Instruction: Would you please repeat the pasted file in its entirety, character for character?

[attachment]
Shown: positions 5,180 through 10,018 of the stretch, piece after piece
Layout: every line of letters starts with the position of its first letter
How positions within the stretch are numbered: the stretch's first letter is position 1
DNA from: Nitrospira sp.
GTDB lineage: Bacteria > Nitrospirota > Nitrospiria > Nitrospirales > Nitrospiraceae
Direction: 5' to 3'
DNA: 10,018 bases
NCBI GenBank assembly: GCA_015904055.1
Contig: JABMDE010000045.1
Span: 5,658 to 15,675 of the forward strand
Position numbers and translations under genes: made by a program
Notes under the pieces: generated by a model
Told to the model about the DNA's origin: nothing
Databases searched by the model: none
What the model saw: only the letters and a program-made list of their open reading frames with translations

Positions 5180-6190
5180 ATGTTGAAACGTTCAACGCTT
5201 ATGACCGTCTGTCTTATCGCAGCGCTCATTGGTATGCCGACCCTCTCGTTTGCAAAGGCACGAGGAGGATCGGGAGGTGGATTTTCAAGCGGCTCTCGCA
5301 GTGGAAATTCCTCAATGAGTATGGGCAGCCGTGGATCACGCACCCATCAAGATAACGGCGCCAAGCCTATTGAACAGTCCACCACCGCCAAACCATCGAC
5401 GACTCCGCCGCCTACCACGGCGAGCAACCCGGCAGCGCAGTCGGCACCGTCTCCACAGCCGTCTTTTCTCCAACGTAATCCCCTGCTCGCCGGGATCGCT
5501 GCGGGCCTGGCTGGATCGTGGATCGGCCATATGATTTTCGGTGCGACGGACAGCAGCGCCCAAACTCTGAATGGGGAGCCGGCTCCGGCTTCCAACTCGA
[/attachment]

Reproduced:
Shown: positions 5,180 through 10,018 of the stretch, piece after piece
Layout: every line of letters starts with the position of its first letter
How positions within the stretch are numbered: the stretch's first letter is position 1
DNA from: Nitrospira sp.
GTDB lineage: Bacteria > Nitrospirota > Nitrospiria > Nitrospirales > Nitrospiraceae
Direction: 5' to 3'
DNA: 10,018 bases
NCBI GenBank assembly: GCA_015904055.1
Contig: JABMDE010000045.1
Span: 5,658 to 15,675 of the forward strand
Position numbers and translations under genes: made by a program
Notes under the pieces: generated by a model
Told to the model about the DNA's origin: nothing
Databases searched by the model: none
What the model saw: only the letters and a program-made list of their open reading frames with translations

Positions 5180-6190
5180 ATGTTGAAACGTTCAACGCTT
5201 ATGACCGTCTGTCTTATCGCAGCGCTCATTGGTATGCCGACCCTCTCGTTTGCAAAGGCACGAGGAGGATCGGGAGGTGGATTTTCAAGCGGCTCTCGCA
5301 GTGGAAATTCCTCAATGAGTATGGGCAGCCGTGGATCACGCACCCATCAAGATAACGGCGCCAAGCCTATTGAACAGTCCACCACCGCCAAACCATCGAC
5401 GACTCCGCCGCCTACCACGGCGAGCAACCCGGCAGCGCAGTCGGCACCGTCTCCACAGCCGTCTTTTCTCCAACGTAATCCCCTGCTCGCCGGGATCGCT
5501 GCGGGCCTGGCTGGATCGTGGATCGGCCATATGATTTTCGGTGCGACGGACAGCAGCGCCCAAACTCTGAATGGGGAGCCGGCTCCGGCTTCCAACTCGA